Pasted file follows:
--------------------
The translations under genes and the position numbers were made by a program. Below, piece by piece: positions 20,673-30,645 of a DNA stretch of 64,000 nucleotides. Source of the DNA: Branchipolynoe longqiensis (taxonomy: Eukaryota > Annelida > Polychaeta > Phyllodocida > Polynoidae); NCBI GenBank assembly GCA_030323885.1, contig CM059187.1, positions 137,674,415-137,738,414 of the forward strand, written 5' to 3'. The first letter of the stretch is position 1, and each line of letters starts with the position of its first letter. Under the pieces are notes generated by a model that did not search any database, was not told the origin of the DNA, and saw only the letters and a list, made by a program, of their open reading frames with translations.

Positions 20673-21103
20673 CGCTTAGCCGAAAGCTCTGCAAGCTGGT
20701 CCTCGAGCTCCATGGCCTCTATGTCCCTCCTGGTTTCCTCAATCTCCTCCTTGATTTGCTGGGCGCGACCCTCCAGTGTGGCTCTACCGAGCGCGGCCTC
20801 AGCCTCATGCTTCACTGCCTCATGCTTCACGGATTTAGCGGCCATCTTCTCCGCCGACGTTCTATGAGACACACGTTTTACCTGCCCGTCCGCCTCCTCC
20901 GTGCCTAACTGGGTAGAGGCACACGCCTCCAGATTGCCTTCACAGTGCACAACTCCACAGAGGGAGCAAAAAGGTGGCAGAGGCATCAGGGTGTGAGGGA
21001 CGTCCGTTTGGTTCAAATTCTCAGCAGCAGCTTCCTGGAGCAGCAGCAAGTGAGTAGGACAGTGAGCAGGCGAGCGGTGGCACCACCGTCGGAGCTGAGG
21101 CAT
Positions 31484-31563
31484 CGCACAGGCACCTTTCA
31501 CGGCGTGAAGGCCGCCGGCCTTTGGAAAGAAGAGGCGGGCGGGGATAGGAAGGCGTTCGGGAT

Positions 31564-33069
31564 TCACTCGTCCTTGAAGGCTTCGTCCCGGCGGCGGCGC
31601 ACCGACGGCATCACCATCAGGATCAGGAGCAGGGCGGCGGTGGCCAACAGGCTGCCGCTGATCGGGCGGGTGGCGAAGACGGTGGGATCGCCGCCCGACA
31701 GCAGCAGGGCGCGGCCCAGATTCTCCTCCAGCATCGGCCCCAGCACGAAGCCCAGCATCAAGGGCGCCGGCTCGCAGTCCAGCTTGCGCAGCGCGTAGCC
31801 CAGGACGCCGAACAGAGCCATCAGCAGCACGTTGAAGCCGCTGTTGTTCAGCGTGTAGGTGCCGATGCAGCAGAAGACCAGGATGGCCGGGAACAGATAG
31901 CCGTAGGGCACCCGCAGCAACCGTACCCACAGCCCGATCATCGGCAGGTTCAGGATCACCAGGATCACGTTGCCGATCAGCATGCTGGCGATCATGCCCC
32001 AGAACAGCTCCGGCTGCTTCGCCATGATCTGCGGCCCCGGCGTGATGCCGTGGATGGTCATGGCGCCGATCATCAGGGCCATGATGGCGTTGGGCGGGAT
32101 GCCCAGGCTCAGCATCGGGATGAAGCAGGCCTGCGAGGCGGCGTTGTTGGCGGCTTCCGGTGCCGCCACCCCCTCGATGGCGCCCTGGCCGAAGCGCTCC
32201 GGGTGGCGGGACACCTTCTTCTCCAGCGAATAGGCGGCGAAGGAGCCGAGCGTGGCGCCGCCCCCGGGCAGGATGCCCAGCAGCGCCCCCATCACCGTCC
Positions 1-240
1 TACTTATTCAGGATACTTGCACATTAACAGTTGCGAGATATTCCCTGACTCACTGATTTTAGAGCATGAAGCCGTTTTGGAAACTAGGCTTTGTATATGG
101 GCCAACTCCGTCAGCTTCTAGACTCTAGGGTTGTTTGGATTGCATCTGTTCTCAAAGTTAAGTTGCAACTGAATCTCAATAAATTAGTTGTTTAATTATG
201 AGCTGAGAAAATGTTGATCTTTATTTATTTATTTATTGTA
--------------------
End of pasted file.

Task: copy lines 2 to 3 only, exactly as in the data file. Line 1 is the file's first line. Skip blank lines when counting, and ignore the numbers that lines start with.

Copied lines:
Positions 20673-21103
20673 CGCTTAGCCGAAAGCTCTGCAAGCTGGT